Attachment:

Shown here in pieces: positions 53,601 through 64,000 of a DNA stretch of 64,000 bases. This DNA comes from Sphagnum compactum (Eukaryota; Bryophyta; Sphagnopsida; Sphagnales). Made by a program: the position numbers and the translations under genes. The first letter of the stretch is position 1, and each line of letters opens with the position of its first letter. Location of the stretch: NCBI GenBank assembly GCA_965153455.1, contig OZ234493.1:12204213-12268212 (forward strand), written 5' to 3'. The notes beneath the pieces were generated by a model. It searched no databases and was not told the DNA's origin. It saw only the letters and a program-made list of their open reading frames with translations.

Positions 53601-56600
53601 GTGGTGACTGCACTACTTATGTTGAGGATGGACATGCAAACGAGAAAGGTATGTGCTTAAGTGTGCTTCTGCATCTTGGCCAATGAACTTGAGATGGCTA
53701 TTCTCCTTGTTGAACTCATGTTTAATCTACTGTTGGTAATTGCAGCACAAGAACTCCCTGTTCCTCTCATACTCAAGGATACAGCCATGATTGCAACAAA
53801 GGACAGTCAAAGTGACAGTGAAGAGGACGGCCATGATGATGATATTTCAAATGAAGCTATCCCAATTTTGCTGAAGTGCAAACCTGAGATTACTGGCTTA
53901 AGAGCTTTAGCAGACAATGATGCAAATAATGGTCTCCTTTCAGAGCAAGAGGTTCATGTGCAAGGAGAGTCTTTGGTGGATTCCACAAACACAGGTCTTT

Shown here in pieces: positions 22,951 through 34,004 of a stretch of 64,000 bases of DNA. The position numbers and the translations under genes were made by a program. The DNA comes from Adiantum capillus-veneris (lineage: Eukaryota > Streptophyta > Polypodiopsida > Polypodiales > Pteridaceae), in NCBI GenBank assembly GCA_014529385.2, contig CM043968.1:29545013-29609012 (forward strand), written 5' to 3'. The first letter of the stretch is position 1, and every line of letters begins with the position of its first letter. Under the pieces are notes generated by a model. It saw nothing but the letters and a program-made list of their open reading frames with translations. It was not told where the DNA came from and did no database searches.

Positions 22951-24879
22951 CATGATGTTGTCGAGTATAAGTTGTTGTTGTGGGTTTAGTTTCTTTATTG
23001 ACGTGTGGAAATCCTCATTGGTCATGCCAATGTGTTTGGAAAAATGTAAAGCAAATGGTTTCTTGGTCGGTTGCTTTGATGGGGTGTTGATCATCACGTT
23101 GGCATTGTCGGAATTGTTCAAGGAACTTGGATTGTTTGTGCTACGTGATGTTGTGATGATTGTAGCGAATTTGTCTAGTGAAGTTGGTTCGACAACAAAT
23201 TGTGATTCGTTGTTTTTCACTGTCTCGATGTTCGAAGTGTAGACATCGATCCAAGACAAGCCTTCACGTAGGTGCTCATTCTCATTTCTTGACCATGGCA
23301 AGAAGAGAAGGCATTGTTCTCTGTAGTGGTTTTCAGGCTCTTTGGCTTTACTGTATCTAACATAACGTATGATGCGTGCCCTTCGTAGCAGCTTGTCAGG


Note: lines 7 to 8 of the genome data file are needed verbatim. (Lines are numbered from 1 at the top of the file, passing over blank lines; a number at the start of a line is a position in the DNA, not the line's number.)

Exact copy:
Shown here in pieces: positions 22,951 through 34,004 of a stretch of 64,000 bases of DNA. The position numbers and the translations under genes were made by a program. The DNA comes from Adiantum capillus-veneris (lineage: Eukaryota > Streptophyta > Polypodiopsida > Polypodiales > Pteridaceae), in NCBI GenBank assembly GCA_014529385.2, contig CM043968.1:29545013-29609012 (forward strand), written 5' to 3'. The first letter of the stretch is position 1, and every line of letters begins with the position of its first letter. Under the pieces are notes generated by a model. It saw nothing but the letters and a program-made list of their open reading frames with translations. It was not told where the DNA came from and did no database searches.

Positions 22951-24879